NEW YORK -- David Einhorn hopes to complete his purchase of a minority stake in the New York Mets within weeks, and certainly by the end of June, the hedge-fund guru told reporters as the team took batting practice Monday afternoon at Citi Field.
"Hopefully in the next few weeks," Einhorn said on the field while wearing a Mets cap. "The goal is by the end of June. And there's a little bit of cushion in that. So if it goes smoothly, it could be a little quicker than that. But, on the other hand, there's a lot of people who have to sign off on it, so it could easily extend all the way until the end of the month."
Einhorn said the remaining hurdles are relatively insignificant.
"As best I can tell, I think we're down to very, very small issues -- and mostly documentations and approvals," he said.
ESPNNewYork.com, and subsequently other major news outlets, reported that Einhorn will pay $200 million for a 33 percent share of the team, according to sources. He then has an option to up his stake to 60 percent in three years.
However, principal owner Fred Wilpon and family can block that option by returning Einhorn's $200 million. Einhorn still would be able to keep a minority share at that point, which a source labeled one-sixth ownership.
Einhorn declined to comment about the terms beyond saying: "I can't disclose terms, as per the agreement. It just wouldn't be the right thing to do. But let me just say this: When the agreement first came out, when the discussion of it first came out, there was a lot of reaction that this was a very one-sided agreement in favor of the Wilpons. Now, as other stuff, much of which is not correct, has come out, there's a lot who view that the agreement is very one-sided in favor of me. Both of those characterizations are wrong.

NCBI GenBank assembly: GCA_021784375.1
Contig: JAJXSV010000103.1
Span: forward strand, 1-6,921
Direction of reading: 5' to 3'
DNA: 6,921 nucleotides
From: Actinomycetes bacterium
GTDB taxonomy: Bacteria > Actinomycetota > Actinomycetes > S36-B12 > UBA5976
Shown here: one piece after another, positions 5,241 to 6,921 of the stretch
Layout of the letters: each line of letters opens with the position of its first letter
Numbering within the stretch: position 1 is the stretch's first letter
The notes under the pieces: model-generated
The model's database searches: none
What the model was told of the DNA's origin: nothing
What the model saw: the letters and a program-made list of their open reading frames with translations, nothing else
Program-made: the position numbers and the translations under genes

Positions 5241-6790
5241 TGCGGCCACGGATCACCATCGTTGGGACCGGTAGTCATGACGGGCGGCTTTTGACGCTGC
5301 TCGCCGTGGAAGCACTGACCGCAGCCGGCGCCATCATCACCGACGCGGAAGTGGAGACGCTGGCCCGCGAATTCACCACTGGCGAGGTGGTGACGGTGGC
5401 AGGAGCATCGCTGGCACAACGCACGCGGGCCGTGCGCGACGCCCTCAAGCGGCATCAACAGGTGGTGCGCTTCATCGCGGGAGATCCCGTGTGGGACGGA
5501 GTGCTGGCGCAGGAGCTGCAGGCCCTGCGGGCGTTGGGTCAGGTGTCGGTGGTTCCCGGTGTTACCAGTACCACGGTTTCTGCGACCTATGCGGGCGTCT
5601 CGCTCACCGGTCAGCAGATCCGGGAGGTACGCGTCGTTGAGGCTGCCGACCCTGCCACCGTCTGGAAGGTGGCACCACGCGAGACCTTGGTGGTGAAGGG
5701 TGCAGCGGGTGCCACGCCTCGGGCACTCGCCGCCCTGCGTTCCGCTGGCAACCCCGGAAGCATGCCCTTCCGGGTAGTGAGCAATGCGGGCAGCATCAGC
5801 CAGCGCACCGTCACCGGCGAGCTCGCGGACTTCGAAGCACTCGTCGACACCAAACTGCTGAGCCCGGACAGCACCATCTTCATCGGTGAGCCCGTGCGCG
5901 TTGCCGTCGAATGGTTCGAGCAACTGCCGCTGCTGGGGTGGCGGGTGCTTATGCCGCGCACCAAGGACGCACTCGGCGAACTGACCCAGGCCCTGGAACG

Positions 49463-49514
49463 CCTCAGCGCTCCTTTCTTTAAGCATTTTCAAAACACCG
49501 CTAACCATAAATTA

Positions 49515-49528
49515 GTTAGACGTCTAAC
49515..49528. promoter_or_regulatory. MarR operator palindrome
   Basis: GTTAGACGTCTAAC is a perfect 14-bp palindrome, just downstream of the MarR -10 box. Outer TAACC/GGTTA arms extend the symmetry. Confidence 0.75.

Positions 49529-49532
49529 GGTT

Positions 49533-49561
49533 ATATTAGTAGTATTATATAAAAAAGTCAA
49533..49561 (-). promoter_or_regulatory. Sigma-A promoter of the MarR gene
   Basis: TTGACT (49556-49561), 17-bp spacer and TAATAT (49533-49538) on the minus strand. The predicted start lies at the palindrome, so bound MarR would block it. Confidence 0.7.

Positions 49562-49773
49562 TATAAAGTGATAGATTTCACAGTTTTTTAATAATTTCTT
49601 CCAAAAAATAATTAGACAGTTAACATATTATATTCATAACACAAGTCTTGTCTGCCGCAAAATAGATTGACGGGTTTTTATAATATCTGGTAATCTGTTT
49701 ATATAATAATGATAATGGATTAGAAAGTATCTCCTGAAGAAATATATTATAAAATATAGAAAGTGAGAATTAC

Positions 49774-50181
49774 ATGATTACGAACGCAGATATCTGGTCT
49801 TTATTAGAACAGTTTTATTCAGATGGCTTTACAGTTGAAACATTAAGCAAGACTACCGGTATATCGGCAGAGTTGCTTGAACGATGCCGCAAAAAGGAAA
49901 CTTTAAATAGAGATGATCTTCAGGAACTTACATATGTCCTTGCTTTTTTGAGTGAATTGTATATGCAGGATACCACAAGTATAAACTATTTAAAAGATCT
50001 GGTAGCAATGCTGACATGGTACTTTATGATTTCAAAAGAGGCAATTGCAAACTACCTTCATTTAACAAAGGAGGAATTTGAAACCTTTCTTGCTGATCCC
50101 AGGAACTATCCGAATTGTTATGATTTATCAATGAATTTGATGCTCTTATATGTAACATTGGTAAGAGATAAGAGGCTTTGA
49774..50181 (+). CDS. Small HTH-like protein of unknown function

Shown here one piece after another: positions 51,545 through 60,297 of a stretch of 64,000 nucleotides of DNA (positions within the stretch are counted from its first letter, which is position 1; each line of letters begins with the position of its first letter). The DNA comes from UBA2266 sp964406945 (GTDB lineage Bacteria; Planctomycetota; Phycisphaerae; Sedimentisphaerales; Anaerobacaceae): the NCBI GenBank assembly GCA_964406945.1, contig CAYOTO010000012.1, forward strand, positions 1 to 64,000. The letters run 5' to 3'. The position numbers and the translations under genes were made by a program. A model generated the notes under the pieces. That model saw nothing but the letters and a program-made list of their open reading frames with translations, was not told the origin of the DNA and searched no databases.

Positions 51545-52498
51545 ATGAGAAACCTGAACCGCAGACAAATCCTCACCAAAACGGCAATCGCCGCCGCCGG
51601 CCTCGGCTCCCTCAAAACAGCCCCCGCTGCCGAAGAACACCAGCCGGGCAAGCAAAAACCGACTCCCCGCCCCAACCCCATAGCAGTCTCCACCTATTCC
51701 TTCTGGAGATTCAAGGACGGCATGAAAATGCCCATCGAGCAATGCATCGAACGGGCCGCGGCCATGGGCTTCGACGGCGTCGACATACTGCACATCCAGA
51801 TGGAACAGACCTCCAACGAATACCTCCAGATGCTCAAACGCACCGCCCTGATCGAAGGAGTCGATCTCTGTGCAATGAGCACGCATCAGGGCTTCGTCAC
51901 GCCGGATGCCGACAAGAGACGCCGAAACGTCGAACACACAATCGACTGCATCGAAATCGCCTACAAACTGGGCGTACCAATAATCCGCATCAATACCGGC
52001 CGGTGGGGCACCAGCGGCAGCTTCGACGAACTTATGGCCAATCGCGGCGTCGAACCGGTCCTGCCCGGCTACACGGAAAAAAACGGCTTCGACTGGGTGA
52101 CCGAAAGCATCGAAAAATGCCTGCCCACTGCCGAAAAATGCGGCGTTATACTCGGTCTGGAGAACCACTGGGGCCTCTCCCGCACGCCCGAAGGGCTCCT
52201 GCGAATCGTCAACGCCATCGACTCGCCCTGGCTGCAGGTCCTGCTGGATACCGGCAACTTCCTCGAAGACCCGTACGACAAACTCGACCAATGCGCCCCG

"This agreement, I think, is a fair agreement. It's a win-win agreement. It covers a lot of the basic goals I was hoping to achieve in the negotiations. I think it achieved a lot of the basic goals that the Wilpons were trying to achieve in the negotiations. And it sets us on a path to a very good partnership going forward."
Pressed if he could increase his stake in the team at some point, Einhorn said: "I'm not going to give any confirmation -- one way or another -- on any of the specific terms of the agreement. It would just violate the confidentiality that we have in place. I can't do that."
Much of Einhorn's $200 million infusion will go directly to the Mets' debt.
Asked if Mets fans could be confident with the transaction that the organization would not continue a slow slide into financial ruin, Einhorn said he could offer no such assurance.
Having made a fortune in hedge funds, Einhorn similarly could benefit from the Wilpons' continued financial distress by using it as a vehicle to take over majority ownership in three years -- or at some point in the future.
"I can't make any such assurance," Einhorn said about his arrival halting the organization's financial slide. "It'll be what it'll be. It's not that people aren't going to try really hard to avoid that sort of a circumstance, but the future is uncertain. And there is a wide range of possible outcomes of all sorts of things. That's true in life in general. And it's true in this circumstance as well."
Einhorn did not want to comment about the team's play. Fred Wilpon had criticized the team's stars in a New Yorker article published last week.
"I don't have anything to say about the team at this point," Einhorn said. "I just don't think it would be the right thing to do."
Adam Rubin covers the Mets for ESPNNewYork.com.